NFL Rookies – for the game or the money?
Jacksonville Jaguars first-round draft pick Derrick Harvey will be blowing his nose with $100 bills. He has just reached an agreement for a 5-year contract worth $30 million. Harvey was the last first-round draft pick to sign, and he missed all of training camp and the first three preseason games. Harvey’s deal was comparible with Jets first-rounder Vernon Gholston, and Saints first-rounder Sedrick Ellis. Harvey’s deal was reportedly a guaranteed $17 million, which is just behind what veteran QB David Gerrard got guaranteed at $18 million. So what am I saying from all of this? The contract standards for the first-rounders needs to change, and what I’m saying is not in contrast to what the coaches and players are saying.
Jaguars Head Coach Jack Del Rio said the following regarding Harvey’s holdout: “Whats happened at the very top of the first round is ridiculous. When you’re paying the guys who have never one anything more than star football players in this league that have played for years and established themselves at this level what they’re capable of, it can be a little frustrating.” Jaguars owner Wayne Weaver said the following regarding the holdout: “This was a long and challenging process for the player and for the team. This was a good example of the problem commissioner Goodell has cited with the lack of a rookie pay scale. We’re all happy that Derrick can now focus on getting on the field, being a Jaguar and contributing to the team.
I have a few issues with the high scale contracts:
1) It sets a bad precedent for the future.
NFL rookies will start to hold out for Scott Boras-caliber contracts that will make the current ones look like minimum wage. It also encourages the young players to worry more about the money than the game itself. I would like to argue that the game should be number one priority over money. Criticize me if you wish, but it is getting out of hand.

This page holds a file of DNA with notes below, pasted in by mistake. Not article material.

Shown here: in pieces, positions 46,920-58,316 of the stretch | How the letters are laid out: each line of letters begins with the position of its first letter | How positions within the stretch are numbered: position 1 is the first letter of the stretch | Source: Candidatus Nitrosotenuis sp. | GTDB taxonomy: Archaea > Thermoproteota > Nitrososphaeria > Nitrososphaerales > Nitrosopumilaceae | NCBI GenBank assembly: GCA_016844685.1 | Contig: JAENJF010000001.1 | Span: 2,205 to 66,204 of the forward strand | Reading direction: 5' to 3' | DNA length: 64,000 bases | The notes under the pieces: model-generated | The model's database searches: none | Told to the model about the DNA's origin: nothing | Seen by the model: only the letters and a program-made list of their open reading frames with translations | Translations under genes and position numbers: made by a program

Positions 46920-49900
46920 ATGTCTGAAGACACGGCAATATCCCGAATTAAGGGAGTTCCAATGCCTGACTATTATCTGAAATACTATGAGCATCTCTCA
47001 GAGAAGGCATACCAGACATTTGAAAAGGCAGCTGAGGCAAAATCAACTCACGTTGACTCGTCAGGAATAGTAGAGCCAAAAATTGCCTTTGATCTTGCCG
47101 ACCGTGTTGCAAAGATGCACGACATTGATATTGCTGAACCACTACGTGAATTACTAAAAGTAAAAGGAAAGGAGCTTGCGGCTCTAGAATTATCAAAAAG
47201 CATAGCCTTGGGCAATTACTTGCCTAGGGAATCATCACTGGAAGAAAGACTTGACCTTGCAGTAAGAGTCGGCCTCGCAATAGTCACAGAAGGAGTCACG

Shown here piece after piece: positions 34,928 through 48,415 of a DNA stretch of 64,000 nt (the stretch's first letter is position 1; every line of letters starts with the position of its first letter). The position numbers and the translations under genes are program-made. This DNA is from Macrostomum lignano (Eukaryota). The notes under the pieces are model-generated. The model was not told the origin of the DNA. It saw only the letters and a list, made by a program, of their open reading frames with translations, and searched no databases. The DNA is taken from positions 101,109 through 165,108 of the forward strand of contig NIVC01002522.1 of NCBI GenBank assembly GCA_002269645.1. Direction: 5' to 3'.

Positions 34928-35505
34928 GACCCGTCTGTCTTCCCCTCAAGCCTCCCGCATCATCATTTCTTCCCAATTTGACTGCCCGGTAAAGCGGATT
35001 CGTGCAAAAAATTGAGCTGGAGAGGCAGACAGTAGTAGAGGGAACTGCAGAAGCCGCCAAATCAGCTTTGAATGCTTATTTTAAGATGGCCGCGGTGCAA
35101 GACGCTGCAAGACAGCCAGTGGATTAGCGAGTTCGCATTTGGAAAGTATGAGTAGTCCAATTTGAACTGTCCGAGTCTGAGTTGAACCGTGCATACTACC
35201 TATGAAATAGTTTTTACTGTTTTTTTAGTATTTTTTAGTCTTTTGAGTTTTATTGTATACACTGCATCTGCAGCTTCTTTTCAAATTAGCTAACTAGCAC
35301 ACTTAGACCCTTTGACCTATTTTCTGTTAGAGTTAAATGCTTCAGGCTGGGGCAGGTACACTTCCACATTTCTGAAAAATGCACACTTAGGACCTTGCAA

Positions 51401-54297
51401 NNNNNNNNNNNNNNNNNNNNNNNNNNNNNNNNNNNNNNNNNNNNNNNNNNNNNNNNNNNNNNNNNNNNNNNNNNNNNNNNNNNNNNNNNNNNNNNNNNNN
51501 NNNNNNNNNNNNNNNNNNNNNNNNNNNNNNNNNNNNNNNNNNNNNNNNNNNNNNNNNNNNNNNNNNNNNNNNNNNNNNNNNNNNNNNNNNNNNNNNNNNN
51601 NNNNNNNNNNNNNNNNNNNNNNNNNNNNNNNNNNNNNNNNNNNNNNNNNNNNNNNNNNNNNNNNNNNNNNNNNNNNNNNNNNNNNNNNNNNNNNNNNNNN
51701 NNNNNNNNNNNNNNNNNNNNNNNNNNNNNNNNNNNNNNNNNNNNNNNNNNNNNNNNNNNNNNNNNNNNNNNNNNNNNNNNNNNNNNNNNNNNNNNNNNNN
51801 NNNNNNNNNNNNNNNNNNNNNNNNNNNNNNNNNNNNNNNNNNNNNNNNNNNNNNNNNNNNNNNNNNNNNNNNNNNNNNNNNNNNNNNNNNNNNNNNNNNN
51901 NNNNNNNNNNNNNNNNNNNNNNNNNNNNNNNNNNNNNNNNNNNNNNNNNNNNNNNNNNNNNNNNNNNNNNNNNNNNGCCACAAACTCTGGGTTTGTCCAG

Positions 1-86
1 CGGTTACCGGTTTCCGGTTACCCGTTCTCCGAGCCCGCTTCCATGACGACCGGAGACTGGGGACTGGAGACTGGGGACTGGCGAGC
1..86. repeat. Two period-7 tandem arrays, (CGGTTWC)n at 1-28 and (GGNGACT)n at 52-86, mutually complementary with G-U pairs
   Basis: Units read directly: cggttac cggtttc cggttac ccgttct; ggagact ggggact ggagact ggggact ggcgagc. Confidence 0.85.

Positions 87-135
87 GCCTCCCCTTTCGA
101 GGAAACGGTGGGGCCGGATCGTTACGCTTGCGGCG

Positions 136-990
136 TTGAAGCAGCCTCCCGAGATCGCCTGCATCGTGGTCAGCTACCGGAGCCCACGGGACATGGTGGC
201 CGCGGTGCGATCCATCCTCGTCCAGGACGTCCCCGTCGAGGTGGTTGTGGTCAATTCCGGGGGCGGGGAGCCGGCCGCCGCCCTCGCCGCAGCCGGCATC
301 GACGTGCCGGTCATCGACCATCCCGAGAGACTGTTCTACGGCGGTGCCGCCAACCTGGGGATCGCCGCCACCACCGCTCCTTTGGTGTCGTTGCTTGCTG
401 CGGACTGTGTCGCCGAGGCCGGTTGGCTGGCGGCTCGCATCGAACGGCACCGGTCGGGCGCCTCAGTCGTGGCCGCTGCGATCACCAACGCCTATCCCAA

2) It opens the door for player and management resentment and bitterness.
If a young rookie decides to hold out of training camp for a huge contract, it keeps them away from the most important aspect of being on a team – orienting yourself with the other players and coaches. Sure, you can build up friendships once you get into the regular season, but it tells the team and the coaches that money is more important than the team.
3) It encourages an environment of zero accountability.
In my opinion, NFL rookies need to gain the respect and admiration of their fellow players as a team player and outstanding individual before worrying about the dollar signs. Giving a young football player too much money will not do any good for him, his family, or his friends. The perfect example of this was Michael Vick, and well, we all know what happened to him.
I’m sure my views will cause some of you to be upset, and that is fine. But the NFL will be heading in the wrong direction if it continues to allow for this sort of greed to become the name of the game.